Saturday, 14 August 2010

eat, pray, love


I have had the book, 'eat pray love' by Elizabeth Gilbert by my bedside for the past year or so, after watching an interview with the author on tv. I was immediately drawn to her story; a combination of heartbreak, separation, divorce, her spiritual search and her love of food!   
I began to read it and immediately found it was resounding within me with such accuracy, especially the eating section!

Then came the run up to Christmas, all the prep, the festivities and my work and l put the book aside as l knew l didn't want to devour it block buster or bonkbuster style. I wanted to breathe it in slowly, with concentration and thought.
Then, soon after the new year I came to a place where I found I could no longer read, at all. I am still in that place. Although the road has taken many twists and turns, six months later I still cannot read even a magazine article I just lurk and read the images and titles.


As well as the book on my bedside, which haunts me every time l glance at it. I have also been given a copy of it by a friend who told me, 
'Read it. I thought of you as I read it and it will speak volumes to you'  and even my Counsellor pulled it out of her Mary Poppins style bag held it out to me and said,
'This book will help you. I recommend it to you.'
Serendipity. Fate. Destiny. God. Happenstance. Intervention. I am so meant to read this book.





But I still cannot read.
And l continue to visit book and charity shops and libraries and I return home with armfuls. Only to trudge back wearily to the library returning them again and again. As a voracious reader this in itself is torture. Last week, in the library browsing for something to open this closed door to the wonders of my book land, l noticed a new stand of MP3 audio books. A small unit that is preloaded with an audio book, no cd's to juggle or upload. And there it was 'EAT PRAY LOVE'. 

I excitedly ran home with it. I lay on my bed in my now solitary bedroom, suffused with the beloved possessions, art work, prints and books which speak to me and feed me; l closed the curtains and I added my earphones and turned it on. I picked up my copy of the book from my bedside table and started from the beginning.

The words sprang to life, I began to take the words from the page and they stayed within me, instead of flowing right back out again as they have been for the last ten months or so. Like the author's journey of recovery and renewal, her words and her ability to communicate with humour and truth drew me right in again. This time it isn't just her love of food and it sensuality that speaks to me, it is the entire book; which is a fountain of light, wisdom and hope.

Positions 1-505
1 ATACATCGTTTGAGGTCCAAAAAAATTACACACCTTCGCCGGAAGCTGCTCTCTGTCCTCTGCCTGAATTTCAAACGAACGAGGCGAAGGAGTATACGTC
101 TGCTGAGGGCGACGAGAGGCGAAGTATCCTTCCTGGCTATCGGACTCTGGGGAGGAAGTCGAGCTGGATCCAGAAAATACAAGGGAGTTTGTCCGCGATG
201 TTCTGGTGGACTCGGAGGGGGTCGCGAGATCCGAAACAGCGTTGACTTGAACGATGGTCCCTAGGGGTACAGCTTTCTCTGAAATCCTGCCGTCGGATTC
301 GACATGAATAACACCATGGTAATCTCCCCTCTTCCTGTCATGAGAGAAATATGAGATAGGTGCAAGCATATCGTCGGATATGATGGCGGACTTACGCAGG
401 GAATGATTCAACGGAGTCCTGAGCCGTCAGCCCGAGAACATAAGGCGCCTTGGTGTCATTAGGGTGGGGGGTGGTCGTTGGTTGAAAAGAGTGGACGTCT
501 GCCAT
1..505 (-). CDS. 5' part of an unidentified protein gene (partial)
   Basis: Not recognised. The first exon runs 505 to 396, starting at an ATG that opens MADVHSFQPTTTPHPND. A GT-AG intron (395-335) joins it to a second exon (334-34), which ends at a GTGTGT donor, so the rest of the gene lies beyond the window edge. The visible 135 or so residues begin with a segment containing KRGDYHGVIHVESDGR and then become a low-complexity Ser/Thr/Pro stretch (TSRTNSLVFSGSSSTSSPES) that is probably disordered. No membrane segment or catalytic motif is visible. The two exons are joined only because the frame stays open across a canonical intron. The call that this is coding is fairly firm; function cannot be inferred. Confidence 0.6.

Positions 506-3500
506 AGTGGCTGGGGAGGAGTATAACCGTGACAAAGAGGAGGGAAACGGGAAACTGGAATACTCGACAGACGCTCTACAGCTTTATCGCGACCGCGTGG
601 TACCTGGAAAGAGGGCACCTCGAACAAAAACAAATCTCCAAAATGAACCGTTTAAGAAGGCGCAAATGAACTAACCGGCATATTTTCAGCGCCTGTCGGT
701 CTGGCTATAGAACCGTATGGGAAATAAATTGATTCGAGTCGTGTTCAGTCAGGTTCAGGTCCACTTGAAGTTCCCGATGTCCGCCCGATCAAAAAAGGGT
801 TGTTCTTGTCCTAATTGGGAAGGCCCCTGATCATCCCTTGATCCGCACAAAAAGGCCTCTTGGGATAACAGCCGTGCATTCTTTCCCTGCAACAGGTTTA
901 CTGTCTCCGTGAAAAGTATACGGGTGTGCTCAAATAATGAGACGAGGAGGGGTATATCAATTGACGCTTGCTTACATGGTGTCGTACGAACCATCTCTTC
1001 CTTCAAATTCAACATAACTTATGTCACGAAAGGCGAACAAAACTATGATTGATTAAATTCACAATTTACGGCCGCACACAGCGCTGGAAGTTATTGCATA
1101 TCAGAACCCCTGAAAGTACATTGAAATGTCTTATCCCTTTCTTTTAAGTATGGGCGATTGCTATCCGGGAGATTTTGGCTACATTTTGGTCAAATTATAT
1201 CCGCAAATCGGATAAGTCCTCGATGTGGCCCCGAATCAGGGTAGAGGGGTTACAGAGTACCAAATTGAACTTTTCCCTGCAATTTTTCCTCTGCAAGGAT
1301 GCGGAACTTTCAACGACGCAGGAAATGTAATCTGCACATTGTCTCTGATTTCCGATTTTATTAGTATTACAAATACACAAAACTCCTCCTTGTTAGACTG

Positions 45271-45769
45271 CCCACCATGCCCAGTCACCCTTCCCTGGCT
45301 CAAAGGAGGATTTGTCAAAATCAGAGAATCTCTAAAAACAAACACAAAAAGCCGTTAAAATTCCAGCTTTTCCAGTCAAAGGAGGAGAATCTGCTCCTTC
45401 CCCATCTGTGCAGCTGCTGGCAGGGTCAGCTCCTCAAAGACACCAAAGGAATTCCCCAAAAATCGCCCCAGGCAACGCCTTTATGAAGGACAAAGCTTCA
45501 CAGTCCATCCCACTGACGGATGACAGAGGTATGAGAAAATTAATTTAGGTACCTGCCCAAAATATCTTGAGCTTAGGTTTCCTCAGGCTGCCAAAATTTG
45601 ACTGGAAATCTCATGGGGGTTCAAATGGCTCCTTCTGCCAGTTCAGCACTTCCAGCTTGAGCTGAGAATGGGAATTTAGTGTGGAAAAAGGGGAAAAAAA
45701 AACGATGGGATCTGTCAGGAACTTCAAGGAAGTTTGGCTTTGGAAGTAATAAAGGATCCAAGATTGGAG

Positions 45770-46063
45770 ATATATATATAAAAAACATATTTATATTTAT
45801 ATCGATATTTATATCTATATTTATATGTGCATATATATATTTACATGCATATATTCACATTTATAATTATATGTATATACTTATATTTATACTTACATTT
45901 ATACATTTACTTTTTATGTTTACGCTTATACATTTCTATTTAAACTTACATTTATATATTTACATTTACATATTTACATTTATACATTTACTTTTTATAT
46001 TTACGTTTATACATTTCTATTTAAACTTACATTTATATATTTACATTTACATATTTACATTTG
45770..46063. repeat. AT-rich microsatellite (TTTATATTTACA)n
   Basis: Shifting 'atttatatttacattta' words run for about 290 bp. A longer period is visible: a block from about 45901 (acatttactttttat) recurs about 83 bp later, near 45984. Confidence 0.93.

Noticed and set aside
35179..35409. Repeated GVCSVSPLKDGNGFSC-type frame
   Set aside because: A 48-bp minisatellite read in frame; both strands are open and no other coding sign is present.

As l lay in my bed, snuggled down with earphones in and book propped up on my thighs, I notice the pencils marks and comments in the margin from the last time I started to read it. I wonder! Did l stop reading before the split with Larry, because something within me was precipitating these months to come? I know so. Since my life changed in February l have ridden on a storm of shock, adrenaline, coping and then BANG l hit the 'bathroom floor'. My doctor signed me off work and for the first few weeks l fought it, but now l have relaxed into it, I find I have made such progress I am actually quite pleased with myself.


I have now turned a corner; crossed a line; perhaps even begun on my new path. Understanding, breaks the shell of confusion and conflict into the core of resolution and forgiveness. Thus opening up a path towards tomorrow.

Many issues have not changed since February mostly in terms of the practical and logistical. But I have come to realise that acceptance on some levels is achievable. On other levels it is so innately woven into the core of  my being that I am sure they will remain with me always, although hopefully on some lesser level of sorrow.

I feel like this book is a friend who is helping me understand more of what is happening to me! Although at 52  shouldn't I know this already? Heck, why should I!

I have finished the 'book' and I am slowly moving through my own journey.
I am not lonely. 
I am most certainly not alone.



I have just heard today that this will shortly be released as a film, hope it isn't too Hollywood!

25 comments:

  1. Hooray - glad to hear of your progress. I can empathise with your not reading phase (and that is all it will be, I'm sure). When my son died - many years ago now - I went for months without being able to read a book. Like you, I was an avid reader so it came as a shock to find myself so inhibited. But, like all these things, it passed.
    Thinking of you,
    SS

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  2. Beautifully put, Sara, and I am so proud of how strong you are. Delighted to hear you are now ready to return to work and thank you for this recommendation...

    I am wary of anything with Julia Roberts in it, a la Hollywood, as you say, but the premise looks fab. Love you - Onwards and upwards, my warrior princess! xxx